The Tea Dragon Society
Katie O’Neill (Princess Princess Ever After) has created a wonderful world in The Tea Dragon Society. Outstanding character designs and concepts populate a book driven by a quiet feeling of exploration and discovery that is both relaxing and refreshing.
Greta is a blacksmith’s apprentice, working with her goblin mother. When she rescues a small creature from attackers, she’s introduced to the world of tea dragons. They grow leaves and flowers from their bodies, which are used to brew special teas.
(It didn’t surprise me to learn from this interview that the dragons came first, as sketches, then she built a story around them. It began as a webcomic, which you can read online, but the book gives the story a welcome, appropriate permanence that’s in keeping with its themes.)
Taking care of them requires special effort, and Greta learns from a local master while making friends with another tea dragon protector with an unusual disability that makes her shy. Raising tea dragons is a craft that requires patience, and not many people are interested any more. (Which makes this story symbolic of all kinds of things.) Greta is also maintaining the old ways of blacksmithing, taking pride in hand-crafting beautiful, useful objects in spite of the potential of her skills to become obsolete.
The large-format hardcover gives The Tea Dragon Society the feel of a picture book, which suits it. O’Neill doesn’t use black lines, relying on colors to establish boundaries, which is lovely and a little dreamy. The pages are rich in imagery, sinking the reader into her fantasy world. The chapters are seasonally-based, providing a natural overlay and indicating the passage of time. Valuable experiences come with the investment of time, says the book, a welcome reminder.
The tea dragon masters are retired adventurers whose lives took a different turn than expected, another resonance of the themes of time passing, sharing experiences and memories, and investing in the care of another. (Although not foregrounded, they are another example of LGBTQ relationships in O’Neill’s stories, demonstrating that books for all ages can have this kind of diverse content.) O’Neill has the confidence to frequently use silent panels, relying on her characters to convey emotion and action.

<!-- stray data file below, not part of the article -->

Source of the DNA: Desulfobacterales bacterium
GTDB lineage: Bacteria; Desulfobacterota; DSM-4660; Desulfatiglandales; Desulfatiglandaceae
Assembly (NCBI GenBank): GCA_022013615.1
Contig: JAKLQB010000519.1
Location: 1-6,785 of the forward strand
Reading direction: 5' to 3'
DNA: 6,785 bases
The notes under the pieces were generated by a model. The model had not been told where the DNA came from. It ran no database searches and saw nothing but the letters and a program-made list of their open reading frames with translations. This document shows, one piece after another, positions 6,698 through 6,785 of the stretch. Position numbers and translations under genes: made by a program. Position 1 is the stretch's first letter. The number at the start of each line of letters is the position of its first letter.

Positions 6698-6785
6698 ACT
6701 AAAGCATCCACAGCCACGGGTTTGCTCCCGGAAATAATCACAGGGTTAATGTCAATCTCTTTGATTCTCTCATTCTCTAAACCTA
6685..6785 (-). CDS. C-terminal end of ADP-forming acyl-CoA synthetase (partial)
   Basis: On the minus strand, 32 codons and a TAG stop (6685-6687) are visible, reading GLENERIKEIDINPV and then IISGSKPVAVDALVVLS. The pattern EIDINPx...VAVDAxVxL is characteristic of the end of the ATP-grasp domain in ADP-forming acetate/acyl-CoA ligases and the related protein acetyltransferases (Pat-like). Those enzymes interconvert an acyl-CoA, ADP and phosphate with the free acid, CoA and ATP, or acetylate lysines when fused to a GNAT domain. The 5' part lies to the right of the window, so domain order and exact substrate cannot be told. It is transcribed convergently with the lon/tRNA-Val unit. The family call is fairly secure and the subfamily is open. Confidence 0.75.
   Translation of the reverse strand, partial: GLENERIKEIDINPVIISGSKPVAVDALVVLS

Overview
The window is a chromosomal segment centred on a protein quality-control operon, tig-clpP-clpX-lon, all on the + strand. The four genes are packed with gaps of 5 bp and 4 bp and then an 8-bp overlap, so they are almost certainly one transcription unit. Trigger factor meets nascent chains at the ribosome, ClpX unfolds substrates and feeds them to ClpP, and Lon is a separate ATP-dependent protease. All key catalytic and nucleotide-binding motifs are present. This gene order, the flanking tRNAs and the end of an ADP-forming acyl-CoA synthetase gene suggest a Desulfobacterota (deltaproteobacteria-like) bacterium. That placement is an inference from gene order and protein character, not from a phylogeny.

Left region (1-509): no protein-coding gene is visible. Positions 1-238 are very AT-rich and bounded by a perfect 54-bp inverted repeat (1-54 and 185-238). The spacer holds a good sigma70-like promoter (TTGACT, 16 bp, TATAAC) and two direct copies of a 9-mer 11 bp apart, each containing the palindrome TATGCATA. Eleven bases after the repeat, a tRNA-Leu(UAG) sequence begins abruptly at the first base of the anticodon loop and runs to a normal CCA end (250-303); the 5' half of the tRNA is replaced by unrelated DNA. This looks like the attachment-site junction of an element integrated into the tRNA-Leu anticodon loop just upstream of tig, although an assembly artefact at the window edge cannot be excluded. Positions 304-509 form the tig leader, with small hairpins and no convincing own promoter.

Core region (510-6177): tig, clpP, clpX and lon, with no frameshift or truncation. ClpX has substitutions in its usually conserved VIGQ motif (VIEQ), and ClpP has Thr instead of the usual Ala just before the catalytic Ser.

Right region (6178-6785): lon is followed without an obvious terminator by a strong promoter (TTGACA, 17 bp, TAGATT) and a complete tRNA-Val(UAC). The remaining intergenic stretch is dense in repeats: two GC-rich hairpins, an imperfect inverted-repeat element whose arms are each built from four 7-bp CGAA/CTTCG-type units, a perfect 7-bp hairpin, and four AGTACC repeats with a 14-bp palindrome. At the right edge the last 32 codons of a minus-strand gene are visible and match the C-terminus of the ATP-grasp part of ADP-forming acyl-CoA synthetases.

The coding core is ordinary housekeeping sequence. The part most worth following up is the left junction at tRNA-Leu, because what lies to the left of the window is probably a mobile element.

The characters have more potential than we see on the page; this is a book of world-building, with unusual abilities and an underlying message of friendship, openness, and learning. It would be great to spur creativity in a young reader, encouraging them to imagine their own kinds of tea dragons or what else the characters may do afterwards. The additional material in the book, providing more information on care of dragons and profiles of eight different kinds, will be appreciated for such activities.
Oni has announced that they will be releasing The Tea Dragon Society Card Game this summer with Renegade Games Studios. That sounds like a terrific idea, capturing the beauty of the dragons and the appeal of the pretend pets and extending O’Neill’s world in another way. The deck-building game by Steve Ellis & Tyler Tinsley is intended to be kid-friendly (ages 10 and up) and great for families.
Each player’s deck represents their own Tea Dragon. From turn to turn, players will choose to draw a card, triggering effects and strengthening their position, or buy a card, improving their deck or scoring points. The game takes place over four seasons, starting in spring and ending in winter. At the end of winter, the player who has the most points is the winner.
It comes with a comic version of the rules so players can get started quickly. MSRP is $20 and can be played by 2-4 players in 30-60 minutes.
O’Neill’s next book will be the all-ages Aquicorn Cove, due out in October, also from Oni Press. It’s described as follows:
When Lana and her father return to their seaside hometown to help clear the debris of a storm, the last thing she expects is to discover a colony of Aquicorns — magical seahorse-like residents of the coral reef. As she explores the damaged town and the fabled undersea palace, Lana learns that while she cannot always count on adults to be the guardians she needs, she herself is capable of finding the strength to protect both the ocean, and her own happiness.